Restrictions on money outflow from Odey company as sex allegations against founder take ‘serious’ toll
Crispin Odey has lost his status as a ‘fit and proper’ person in the City of London days after being kicked out of his hedge fund amid a sexual harassment scandal.
The Financial Conduct Authority (FCA) register revealed that the 64-year-old is no longer certified by his company, Odey Asset Management, to deal directly with clients.
The fund was supposed to certify him, but the register showed his fit and proper status had ended on June 12, two days after he was evicted from the partnership, according to The Times.
The loss of status is a major symbolic blow to Odey, who became one of Britain’s best-known hedge fund managers after benefiting from a series of risky bets, including against the pound, during the Brexit referendum.
Odey faces allegations, published in the Financial Times earlier this month, of sexual misconduct against 13 different women. He denies the claims.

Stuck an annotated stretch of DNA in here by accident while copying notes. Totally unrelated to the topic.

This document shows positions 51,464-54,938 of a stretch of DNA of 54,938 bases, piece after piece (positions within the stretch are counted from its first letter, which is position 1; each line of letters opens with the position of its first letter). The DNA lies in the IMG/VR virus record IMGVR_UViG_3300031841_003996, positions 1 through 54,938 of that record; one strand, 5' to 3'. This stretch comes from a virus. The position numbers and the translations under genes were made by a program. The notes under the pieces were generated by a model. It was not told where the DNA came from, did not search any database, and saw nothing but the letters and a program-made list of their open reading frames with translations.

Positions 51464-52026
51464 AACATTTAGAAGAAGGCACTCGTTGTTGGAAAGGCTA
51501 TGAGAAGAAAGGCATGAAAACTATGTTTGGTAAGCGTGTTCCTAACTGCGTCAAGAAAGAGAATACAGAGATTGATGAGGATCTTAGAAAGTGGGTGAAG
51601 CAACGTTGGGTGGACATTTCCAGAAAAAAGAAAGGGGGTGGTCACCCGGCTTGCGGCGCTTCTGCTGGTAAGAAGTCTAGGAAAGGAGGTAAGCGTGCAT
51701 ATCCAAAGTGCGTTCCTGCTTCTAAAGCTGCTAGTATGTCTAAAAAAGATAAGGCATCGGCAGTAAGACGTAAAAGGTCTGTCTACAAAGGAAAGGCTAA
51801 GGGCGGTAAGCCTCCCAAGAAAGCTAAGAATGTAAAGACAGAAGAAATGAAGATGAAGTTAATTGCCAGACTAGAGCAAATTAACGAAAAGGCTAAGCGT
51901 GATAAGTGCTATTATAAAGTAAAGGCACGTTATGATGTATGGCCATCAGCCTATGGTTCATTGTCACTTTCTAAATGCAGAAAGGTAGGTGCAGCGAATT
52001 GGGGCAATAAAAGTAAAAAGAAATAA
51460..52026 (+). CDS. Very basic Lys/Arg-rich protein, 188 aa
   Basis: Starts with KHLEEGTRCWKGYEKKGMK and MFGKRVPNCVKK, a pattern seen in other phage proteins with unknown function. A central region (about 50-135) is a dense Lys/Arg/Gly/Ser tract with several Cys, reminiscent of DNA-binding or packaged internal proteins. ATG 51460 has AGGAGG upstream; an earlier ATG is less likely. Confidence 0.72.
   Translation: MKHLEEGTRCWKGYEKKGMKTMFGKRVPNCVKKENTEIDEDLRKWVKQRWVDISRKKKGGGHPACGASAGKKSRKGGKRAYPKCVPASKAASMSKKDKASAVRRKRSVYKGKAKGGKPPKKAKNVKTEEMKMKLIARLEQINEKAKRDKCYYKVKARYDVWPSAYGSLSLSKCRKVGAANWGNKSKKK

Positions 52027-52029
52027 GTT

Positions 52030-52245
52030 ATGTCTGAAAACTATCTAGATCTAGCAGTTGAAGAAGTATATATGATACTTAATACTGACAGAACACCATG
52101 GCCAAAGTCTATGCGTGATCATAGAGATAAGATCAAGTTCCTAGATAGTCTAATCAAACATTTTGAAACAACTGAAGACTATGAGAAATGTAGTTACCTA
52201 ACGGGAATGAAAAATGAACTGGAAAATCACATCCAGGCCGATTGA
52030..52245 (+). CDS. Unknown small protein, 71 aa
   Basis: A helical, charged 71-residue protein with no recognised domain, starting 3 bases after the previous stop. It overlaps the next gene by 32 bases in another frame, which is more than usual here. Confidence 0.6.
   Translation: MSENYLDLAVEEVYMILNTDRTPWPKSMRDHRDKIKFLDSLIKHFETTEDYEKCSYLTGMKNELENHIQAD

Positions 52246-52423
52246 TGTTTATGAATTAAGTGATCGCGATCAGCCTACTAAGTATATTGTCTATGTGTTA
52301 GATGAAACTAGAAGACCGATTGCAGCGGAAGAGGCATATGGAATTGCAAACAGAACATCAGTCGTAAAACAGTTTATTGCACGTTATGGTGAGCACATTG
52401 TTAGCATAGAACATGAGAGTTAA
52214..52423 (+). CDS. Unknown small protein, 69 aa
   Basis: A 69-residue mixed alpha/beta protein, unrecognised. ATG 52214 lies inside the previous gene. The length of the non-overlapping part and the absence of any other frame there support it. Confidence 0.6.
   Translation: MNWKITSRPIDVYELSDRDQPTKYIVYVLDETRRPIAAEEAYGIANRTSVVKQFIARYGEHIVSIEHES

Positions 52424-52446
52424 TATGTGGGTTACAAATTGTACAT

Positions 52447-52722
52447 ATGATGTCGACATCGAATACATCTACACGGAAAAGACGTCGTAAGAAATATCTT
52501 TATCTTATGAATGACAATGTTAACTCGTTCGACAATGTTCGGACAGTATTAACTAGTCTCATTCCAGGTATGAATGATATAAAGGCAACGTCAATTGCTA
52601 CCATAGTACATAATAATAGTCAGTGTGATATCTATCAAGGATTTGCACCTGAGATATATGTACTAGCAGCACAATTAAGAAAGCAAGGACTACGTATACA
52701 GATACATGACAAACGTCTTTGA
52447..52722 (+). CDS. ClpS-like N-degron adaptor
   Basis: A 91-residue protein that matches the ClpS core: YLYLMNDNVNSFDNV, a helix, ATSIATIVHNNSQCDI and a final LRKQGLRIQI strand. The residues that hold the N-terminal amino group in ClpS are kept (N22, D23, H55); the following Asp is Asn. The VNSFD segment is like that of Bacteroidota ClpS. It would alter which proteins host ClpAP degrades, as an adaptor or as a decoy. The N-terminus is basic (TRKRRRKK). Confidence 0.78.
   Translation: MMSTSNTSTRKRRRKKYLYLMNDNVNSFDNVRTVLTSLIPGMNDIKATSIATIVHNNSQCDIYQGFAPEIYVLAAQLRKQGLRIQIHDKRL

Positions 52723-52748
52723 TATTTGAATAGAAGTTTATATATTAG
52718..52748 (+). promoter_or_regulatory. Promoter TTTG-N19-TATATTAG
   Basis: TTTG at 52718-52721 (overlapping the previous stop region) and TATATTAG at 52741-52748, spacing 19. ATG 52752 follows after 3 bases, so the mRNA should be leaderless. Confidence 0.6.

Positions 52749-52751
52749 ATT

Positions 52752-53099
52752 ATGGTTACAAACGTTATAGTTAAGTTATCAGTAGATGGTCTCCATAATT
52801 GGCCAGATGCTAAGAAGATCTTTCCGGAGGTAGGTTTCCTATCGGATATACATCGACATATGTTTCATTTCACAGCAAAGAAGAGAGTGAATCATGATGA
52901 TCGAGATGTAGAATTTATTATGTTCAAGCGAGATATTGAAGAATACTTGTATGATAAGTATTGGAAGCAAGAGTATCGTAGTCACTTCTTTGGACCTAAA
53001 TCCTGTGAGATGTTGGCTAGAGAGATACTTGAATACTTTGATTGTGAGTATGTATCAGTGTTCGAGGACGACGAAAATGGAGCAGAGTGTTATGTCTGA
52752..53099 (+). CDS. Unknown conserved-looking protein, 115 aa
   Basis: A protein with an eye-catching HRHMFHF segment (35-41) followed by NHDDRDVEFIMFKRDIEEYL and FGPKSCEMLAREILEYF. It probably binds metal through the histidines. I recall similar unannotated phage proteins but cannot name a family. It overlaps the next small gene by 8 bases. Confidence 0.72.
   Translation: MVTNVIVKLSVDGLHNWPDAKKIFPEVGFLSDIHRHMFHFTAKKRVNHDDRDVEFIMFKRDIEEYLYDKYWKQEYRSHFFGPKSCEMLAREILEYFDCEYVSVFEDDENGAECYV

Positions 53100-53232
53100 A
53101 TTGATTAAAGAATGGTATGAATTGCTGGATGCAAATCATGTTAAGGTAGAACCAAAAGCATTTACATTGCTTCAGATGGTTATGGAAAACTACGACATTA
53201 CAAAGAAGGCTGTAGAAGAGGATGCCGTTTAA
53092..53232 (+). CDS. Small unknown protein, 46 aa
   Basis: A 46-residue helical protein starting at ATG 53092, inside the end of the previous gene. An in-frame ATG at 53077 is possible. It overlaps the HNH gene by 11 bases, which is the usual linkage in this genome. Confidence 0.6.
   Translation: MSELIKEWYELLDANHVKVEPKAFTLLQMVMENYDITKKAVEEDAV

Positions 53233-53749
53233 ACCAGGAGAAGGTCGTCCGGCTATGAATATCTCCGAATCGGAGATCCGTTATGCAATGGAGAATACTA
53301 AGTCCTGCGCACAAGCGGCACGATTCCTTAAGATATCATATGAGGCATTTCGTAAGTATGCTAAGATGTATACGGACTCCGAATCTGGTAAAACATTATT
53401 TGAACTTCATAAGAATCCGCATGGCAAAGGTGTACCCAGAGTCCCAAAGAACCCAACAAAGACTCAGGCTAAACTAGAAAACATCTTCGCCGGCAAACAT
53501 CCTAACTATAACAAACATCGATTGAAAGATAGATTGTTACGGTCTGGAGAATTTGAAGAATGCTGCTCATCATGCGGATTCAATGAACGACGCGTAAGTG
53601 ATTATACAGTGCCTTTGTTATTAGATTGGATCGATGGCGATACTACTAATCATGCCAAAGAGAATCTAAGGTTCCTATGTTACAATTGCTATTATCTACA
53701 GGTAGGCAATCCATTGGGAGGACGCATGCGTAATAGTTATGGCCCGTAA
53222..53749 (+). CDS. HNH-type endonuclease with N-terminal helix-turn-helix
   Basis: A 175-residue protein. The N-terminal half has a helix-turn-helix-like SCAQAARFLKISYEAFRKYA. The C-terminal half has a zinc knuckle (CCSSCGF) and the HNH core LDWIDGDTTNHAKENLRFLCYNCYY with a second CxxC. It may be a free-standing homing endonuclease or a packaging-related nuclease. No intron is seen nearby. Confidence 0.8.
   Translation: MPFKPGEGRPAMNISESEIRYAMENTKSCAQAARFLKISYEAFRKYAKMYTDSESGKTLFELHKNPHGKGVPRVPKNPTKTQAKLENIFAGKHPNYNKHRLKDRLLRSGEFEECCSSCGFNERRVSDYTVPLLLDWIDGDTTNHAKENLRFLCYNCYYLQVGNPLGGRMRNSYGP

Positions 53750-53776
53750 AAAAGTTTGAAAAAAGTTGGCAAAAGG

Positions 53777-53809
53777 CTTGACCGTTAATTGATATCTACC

Allegations: British financier Crispin Odey (pictured) has been accused of sexual assault or harassment by 13 women
The report has thrown the company into crisis: Withdrawals from several of its funds have been suspended as it struggles to keep cash from flowing out of the company.
And Odey Wealth Management has told clients it is “considering several options” for its future as the allegations against its founder take a “serious” toll.
A letter to customers arrived when the FCA announced it was acting to support Odey’s business.
The FCA restricts the movement of cash and assets from both Odey Wealth and Odey Asset Management.
Customers have withdrawn money and city agencies have cut ties following the allegations.
Odey is one of the UK’s most prominent financiers, having founded his firm in 1991. It is best known for its hedge fund company Odey Asset Management. He was removed as a partner of that firm last week.
Odey Wealth is a separate company within the financier’s group of companies, fighting for their future in the face of the controversy.
In the letter to clients, reported yesterday by the Financial Times, Odey Wealth said the “events of the past week have had a serious impact on our business.”
Last week, Odey Asset Management said it was in “advanced discussions” to split itself up and transfer funds and personnel to rivals in what could spell the end of the group.
Several major banks have cut ties with the company as prime brokers and custodians. Prime brokers provide hedge funds loans and other services, while custodians protect clients’ funds.